The groups were asked to perform a murder mystery exercise. All group members shared a common set of information, but the members were each given important clues that only he or she knew, and the key was to share the information each group collectively possessed to figure out the murderer. Turned out the racially diverse group outperformed the other groups.
Why did this happen? The best explanation I’ve heard was on this podcast the other day.
Imagine you’re at a potluck dinner and you’ve brought some fries. They’re a bit dry, so you go to get some ketchup from the fridge. You open the fridge and you find no ketchup. That’s OK, there is still mustard and mayo and you go ahead and use those instead.
Now, imagine that you go to the fridge and it’s empty. This is the first time you’ve not found ketchup in the fridge. You’ve never heard of ketchup being kept anywhere else. So, you deduce there’s nothing else you can put on the fries. Now as I have seen it, people in the USA keep their ketchup in the fridge, whereas we Bangladeshi, not as a rule, but generally, keep our ketchup in the cupboard. If we had Bangladeshi and Americans at that potluck dinner, they may have found the ketchup quicker and joined the party.
The same applied to this experiment. Everyone has their own way of viewing a problem, shaped by the individual experiences that they have had. When tackling an issue, rather than everyone contributing to the same thoughts and conclusions, it is always better to have multiple interpretations and approaches.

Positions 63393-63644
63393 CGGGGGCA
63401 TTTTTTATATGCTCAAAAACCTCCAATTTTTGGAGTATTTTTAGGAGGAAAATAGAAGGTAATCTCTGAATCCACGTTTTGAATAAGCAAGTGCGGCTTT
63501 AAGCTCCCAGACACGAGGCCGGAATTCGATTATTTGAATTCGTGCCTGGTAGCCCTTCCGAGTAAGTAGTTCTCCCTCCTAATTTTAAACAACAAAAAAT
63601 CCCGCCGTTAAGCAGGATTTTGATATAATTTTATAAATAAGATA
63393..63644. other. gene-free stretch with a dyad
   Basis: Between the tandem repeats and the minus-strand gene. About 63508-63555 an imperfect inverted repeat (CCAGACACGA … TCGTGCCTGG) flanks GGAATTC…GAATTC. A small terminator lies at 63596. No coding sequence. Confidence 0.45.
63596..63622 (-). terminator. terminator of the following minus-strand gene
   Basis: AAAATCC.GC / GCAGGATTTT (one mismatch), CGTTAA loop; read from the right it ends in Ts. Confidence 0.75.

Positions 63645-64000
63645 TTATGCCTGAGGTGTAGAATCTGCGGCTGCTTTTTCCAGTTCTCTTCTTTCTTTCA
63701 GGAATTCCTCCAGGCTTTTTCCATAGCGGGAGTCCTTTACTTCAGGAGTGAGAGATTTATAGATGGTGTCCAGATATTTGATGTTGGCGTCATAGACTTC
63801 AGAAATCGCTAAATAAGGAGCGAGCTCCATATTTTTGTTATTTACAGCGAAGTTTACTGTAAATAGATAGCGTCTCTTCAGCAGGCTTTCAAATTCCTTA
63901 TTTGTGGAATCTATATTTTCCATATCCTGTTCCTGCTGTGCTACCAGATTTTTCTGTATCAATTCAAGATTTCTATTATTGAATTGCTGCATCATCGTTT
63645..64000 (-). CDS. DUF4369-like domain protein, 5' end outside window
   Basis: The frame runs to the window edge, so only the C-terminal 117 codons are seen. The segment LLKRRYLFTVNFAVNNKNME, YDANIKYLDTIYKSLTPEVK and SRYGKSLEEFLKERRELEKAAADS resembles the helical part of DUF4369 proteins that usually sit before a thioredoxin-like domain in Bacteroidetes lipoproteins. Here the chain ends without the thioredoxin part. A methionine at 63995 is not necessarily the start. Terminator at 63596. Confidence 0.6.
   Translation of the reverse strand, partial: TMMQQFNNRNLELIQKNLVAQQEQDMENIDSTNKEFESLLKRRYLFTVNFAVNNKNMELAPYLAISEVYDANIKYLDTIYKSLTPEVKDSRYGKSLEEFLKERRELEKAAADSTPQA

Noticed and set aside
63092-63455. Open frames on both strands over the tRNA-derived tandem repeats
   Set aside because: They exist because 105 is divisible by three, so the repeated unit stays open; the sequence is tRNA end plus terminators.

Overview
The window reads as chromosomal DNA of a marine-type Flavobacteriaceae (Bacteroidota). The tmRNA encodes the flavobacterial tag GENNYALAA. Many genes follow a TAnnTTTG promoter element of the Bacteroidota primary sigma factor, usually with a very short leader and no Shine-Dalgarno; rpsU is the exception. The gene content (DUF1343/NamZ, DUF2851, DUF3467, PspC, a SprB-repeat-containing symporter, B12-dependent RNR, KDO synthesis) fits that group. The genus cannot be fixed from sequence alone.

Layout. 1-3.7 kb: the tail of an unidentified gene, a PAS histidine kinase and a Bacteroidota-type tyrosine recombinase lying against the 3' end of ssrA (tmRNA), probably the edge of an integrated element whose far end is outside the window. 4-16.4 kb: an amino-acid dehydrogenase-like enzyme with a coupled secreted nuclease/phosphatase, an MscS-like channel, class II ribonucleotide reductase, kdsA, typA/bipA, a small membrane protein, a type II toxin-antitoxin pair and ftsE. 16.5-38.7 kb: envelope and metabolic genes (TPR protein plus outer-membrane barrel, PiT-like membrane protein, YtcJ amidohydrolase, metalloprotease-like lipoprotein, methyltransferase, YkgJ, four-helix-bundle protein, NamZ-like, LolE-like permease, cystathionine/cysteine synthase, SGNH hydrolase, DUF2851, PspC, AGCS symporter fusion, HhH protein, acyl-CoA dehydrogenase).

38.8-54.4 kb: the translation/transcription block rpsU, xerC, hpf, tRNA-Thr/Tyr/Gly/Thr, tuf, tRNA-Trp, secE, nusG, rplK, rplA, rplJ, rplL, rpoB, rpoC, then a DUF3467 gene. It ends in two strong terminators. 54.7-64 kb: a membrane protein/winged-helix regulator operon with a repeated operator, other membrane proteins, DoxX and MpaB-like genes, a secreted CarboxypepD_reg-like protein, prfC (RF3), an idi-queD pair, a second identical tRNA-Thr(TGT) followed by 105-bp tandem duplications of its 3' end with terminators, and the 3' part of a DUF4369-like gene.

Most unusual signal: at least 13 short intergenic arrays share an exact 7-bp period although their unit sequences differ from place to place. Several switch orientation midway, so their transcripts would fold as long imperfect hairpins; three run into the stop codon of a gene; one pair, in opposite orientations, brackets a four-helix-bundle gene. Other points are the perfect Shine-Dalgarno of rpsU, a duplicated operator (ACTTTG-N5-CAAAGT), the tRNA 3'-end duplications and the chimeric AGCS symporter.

When presented with a challenge, knowing how to approach the problem is the difference between thinking more of the same and thinking something extraordinary. Diversity helps us see problems anew and consider ideas that may go unnoticed. So, when you are struggling to find solution, always remember that the ketchup is not just kept in the fridge. Diversity brings more efficient problem solving into the team. Take a new direction and look in the cupboard.
Aysha Faria, of Bangladesh, is a student at Trine University and a member of the school’s Multicultural Student Organization. She presented this essay at the First Congregational United Church of Christ in its recent annual Diversity Sunday observance.